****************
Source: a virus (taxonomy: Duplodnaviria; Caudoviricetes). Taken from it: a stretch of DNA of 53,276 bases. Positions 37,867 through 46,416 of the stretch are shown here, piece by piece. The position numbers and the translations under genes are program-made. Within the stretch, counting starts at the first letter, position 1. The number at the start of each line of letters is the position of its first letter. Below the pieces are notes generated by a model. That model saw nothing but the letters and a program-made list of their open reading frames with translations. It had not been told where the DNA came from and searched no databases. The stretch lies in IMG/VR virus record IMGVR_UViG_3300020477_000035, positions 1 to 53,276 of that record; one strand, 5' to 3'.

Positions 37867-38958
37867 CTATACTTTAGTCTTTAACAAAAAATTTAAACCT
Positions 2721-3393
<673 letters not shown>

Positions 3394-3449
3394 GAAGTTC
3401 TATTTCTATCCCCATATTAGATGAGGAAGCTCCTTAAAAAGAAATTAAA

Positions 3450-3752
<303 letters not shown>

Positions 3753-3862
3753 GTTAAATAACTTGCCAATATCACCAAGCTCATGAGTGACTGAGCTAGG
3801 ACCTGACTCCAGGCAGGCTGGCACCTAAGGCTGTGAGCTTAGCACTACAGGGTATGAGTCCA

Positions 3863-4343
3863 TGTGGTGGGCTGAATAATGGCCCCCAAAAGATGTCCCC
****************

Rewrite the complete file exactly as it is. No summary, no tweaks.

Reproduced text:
Source: a virus (taxonomy: Duplodnaviria; Caudoviricetes). Taken from it: a stretch of DNA of 53,276 bases. Positions 37,867 through 46,416 of the stretch are shown here, piece by piece. The position numbers and the translations under genes are program-made. Within the stretch, counting starts at the first letter, position 1. The number at the start of each line of letters is the position of its first letter. Below the pieces are notes generated by a model. That model saw nothing but the letters and a program-made list of their open reading frames with translations. It had not been told where the DNA came from and searched no databases. The stretch lies in IMG/VR virus record IMGVR_UViG_3300020477_000035, positions 1 to 53,276 of that record; one strand, 5' to 3'.

Positions 37867-38958
37867 CTATACTTTAGTCTTTAACAAAAAATTTAAACCT
Positions 2721-3393
<673 letters not shown>

Positions 3394-3449
3394 GAAGTTC
3401 TATTTCTATCCCCATATTAGATGAGGAAGCTCCTTAAAAAGAAATTAAA

Positions 3450-3752
<303 letters not shown>

Positions 3753-3862
3753 GTTAAATAACTTGCCAATATCACCAAGCTCATGAGTGACTGAGCTAGG
3801 ACCTGACTCCAGGCAGGCTGGCACCTAAGGCTGTGAGCTTAGCACTACAGGGTATGAGTCCA

Positions 3863-4343
3863 TGTGGTGGGCTGAATAATGGCCCCCAAAAGATGTCCCC